by Steve Kasich, firstname.lastname@example.org
A Night With Michael Chertoff
By HORACE CORBIN
Specially Written for The Westfield Leader and The Times
Born in Elizabeth, N.J. and a former Westfield resident, Michael Chertoff returned to his Jersey roots last Wednesday night for dinner at Echo Lake Country Club, sponsored by Asm. Jon Bramnick. The former Secretary of Homeland Security (2005-2009) under the Bush Administration fielded a wide range of questions from the several dozen dignitaries in attendance about terrorism, disaster response, preparedness, the workings of government and international politics.
Mr. Chertoff noted that his family grew up and was educated here, and that the trip down Route 22 that evening to the dinner reminded him how he was still a “Jersey guy.” Mr. Chertoff now lives in the Washington D.C. area with his family and operates a consulting firm.
Westfield Mayor Andrew Skibitsky, Police Chief John Parizeau and Fire Chief Dan Kelly made Sec. Chertoff part of the local “first responders” team with presentations of honorary Westfield attire. He praised the work of the local security and emergency personnel and noted the critical role they play in our society during these perilous times.
Rich Bagger of Westfield, Chief of Staff to New Jersey Governor Chris Christie, welcomed Secretary Chertoff back to town and extended his greetings from Trenton.
Mr. Chertoff said of the several things he learned, that it’s essential to have plans and personnel in place, to have ‘boots on the ground’ to provide real time information and to react quickly with overwhelming force and resources to deal with emergencies. He said it’s hard to make good policies happen (turn them into real action).
On the Katrina disaster, Mr. Chertoff was critical of the failure of the State of Louisiana as the responsible first party and that the federal government, by law and policy then, was held to a support role. Since 2005 though, he said several changes have been made to enable the federal government to seize the necessary authority to act more directly.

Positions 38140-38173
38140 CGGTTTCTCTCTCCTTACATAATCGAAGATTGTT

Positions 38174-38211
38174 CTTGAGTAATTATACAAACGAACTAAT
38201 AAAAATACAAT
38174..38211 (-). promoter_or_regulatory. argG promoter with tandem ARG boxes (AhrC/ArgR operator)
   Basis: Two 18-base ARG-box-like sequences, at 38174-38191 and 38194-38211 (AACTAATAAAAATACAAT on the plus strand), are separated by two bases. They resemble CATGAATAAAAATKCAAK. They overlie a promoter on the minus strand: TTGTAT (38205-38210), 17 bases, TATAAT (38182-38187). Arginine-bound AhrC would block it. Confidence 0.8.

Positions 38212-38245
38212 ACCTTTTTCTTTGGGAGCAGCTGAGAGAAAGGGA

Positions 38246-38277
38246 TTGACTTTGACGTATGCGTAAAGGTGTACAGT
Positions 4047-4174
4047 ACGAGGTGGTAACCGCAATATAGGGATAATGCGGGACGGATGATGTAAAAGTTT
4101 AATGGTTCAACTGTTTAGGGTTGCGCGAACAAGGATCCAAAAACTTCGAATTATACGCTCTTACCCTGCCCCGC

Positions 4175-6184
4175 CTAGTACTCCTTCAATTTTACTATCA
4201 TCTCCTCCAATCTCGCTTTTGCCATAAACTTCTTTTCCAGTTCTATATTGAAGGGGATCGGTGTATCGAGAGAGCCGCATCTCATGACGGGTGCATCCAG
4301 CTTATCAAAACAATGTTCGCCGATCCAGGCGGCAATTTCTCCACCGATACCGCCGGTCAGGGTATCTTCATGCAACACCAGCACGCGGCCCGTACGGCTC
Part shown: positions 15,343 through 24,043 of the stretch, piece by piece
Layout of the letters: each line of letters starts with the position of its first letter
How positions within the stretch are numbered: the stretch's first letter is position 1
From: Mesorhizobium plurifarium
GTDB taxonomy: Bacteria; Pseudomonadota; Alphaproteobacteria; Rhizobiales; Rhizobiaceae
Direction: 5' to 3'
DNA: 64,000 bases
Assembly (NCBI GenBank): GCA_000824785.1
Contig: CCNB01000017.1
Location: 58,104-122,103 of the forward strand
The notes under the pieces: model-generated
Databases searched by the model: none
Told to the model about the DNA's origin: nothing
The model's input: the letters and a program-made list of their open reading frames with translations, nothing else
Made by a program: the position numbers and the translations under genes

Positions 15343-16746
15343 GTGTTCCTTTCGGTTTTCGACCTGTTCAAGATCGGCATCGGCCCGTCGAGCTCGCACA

Judy Mullins of Madison, accompanied by former NJTransit head Jeffery Warsh, asked how our transportation system can be protected, noting her career as risk management for NJTransit. Mr. Chertoff agreed that protecting against all incidences of terrorism such as recently in the Moscow subways, might not be completely possible to stop. He said the larger facilities are heavily protected first, and that working the way down on priorities with available resources is what is required.
Quick response with substantial resources to incidences, should they occur, then must be part of it.
Mr. Chertoff told of the resources applied to Newark Airport security, then added that the private air travel industry needs to be looked at.
Michael Gennaro asked if China is to be considered an enemy. Mr. Chertoff said he believes China is to be thought of neither as an enemy nor a friend. They understandably pursue their national interests. The amount of money loaned to the U.S. is dangerous, he said.
Mr. Chertoff several times mentioned the dangers of cyber attacks. He also expressed concerns of biological terrorism attacks.
Preventive intelligence gathering is essential, he believes – to thwart attacks as much as possible, before they happen.
On whether being politically correct weakens our preparedness and ability to deal with threats, Mr. Chertoff noted that President Obama is trying with overtures to Iran and North Korea in this fashion, though he sees little progress being made.
Public perception that the country is prepared and doing everything reasonably possible is essential, said Mr. Chertoff. Sometimes, it may be necessary for government to risk overreacting during emergencies, seize the authority, rather than sit back and wait.
Asm. Bramnick, MC for the evening, quipped in conclusion, “Being secure? I bought a summer place in Pennsylvania right next to the Secretary!”
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